Trout Education: Learning How to Read Water

The biggest obstacle I had to overcome when I first started fly fishing was being able to successfully “read the water” – i.e. being able to predict the areas where trout hold in streams.  Years of bait fishing for catfish and largemouth, and tossing Texas-rigged watermelon Yamasenko worms into deep creek holes for smallmouth had created a pattern of mind-numbing repetition that left me clueless when it came to trout fishing.  My previous experience told me that fish held in deep pools (which is only partly true).  So for a long time, I would hop from one deep pool to the next, skipping all the water in between.  Needless to say, I passed up on a lot of fish in those early days.  It wasn’t until I ran into another fly fisherman nymphing a riffle, that I started to learn more about trout holding areas.

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Riffles are shallow, rocky sections of streams with fast/broken water.  This riffle on Tohickon Creek holds good numbers of trout during spring and early summer.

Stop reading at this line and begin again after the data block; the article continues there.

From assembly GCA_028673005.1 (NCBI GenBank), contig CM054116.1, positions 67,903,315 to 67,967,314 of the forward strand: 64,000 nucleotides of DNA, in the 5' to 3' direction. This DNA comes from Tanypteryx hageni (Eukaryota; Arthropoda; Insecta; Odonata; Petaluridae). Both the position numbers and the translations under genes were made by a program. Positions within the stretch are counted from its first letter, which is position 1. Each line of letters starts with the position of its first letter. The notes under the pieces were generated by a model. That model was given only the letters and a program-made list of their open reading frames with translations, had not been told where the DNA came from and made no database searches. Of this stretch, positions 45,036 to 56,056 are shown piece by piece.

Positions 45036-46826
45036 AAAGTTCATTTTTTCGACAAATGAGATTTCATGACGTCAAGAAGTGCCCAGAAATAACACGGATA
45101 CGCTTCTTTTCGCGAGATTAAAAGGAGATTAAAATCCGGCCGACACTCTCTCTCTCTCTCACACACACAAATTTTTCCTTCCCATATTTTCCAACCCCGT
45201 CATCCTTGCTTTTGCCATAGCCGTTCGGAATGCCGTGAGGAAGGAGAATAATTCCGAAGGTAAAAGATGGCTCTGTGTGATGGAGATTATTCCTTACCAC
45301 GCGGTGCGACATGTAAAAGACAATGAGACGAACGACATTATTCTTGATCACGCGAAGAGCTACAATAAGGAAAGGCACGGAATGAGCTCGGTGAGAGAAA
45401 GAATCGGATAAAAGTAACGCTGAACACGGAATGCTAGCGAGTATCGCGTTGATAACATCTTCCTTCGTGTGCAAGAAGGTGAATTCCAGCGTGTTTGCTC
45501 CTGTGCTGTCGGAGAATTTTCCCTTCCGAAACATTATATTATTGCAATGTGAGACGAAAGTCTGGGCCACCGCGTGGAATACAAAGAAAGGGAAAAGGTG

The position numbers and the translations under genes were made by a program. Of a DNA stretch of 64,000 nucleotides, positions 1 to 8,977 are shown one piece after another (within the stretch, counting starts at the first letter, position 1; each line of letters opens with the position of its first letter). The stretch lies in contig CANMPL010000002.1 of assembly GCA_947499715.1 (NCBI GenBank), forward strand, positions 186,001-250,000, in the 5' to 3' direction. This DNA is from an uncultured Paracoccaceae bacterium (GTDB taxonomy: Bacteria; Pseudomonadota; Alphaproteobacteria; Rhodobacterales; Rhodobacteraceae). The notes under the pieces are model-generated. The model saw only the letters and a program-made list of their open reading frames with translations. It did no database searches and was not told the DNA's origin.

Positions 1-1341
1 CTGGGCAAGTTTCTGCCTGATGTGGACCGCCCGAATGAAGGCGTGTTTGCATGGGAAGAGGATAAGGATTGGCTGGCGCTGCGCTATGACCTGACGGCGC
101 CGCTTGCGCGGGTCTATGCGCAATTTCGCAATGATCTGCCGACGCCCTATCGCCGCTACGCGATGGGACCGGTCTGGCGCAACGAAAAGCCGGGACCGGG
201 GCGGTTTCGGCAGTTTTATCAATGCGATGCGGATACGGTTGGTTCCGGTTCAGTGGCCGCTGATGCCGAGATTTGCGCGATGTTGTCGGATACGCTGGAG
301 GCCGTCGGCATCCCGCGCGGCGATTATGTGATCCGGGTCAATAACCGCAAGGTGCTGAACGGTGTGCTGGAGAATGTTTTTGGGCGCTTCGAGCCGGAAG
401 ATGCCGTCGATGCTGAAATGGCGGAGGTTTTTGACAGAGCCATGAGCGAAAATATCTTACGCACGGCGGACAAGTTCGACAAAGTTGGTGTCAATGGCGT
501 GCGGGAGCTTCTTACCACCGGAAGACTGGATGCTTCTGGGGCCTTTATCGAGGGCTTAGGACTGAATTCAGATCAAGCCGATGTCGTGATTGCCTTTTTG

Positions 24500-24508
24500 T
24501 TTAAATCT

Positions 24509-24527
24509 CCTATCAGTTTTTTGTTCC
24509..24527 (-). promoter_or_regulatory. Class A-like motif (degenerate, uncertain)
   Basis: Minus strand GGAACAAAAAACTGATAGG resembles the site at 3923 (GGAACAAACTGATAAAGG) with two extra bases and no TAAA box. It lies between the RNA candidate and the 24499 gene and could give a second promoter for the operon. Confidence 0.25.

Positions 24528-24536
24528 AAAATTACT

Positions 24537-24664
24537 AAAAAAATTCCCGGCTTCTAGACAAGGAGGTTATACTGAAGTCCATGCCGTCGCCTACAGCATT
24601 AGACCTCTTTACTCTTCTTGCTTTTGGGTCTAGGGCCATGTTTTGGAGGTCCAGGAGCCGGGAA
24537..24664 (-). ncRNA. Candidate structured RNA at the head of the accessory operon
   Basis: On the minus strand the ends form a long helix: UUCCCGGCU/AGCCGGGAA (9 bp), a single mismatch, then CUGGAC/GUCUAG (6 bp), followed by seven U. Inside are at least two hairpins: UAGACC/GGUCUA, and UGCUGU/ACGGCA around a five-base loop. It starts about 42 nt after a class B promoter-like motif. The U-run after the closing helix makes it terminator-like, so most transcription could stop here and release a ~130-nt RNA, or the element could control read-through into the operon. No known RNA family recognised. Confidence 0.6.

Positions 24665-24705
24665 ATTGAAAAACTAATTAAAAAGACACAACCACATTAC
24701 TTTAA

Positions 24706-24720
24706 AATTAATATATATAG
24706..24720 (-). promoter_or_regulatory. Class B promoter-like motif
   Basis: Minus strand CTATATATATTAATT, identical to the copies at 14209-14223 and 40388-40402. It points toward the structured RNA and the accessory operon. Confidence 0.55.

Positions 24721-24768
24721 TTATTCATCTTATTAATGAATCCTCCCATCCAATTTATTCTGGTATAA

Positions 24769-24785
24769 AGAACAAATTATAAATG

As most trout bums know, trout behavior and survival is largely dependent on water temperature.  In water temps below 45 degrees, the trout become lethargic and don’t feed very often and usually hold in slow, deep pools.  As water temps rise in the spring, the metabolism of the trout increase.  In water temperature between 68 and 70 degrees, the fish will still actively feed, but they will generally hold in broken/fast water because of the higher oxygen content.  If the water stays between 50 and 65 degrees, and there is adequate food, trout can be found in all types of stream environments – pools, riffles, runs, and pocket water.  Water above 70 degrees is dangerous for trout, and trout struggling in these water temps should probably be left alone.  If the trout have any hope of surviving the high temps, they need all of their energy reserves and the added stress of being caught by a fisherman will likely be fatal.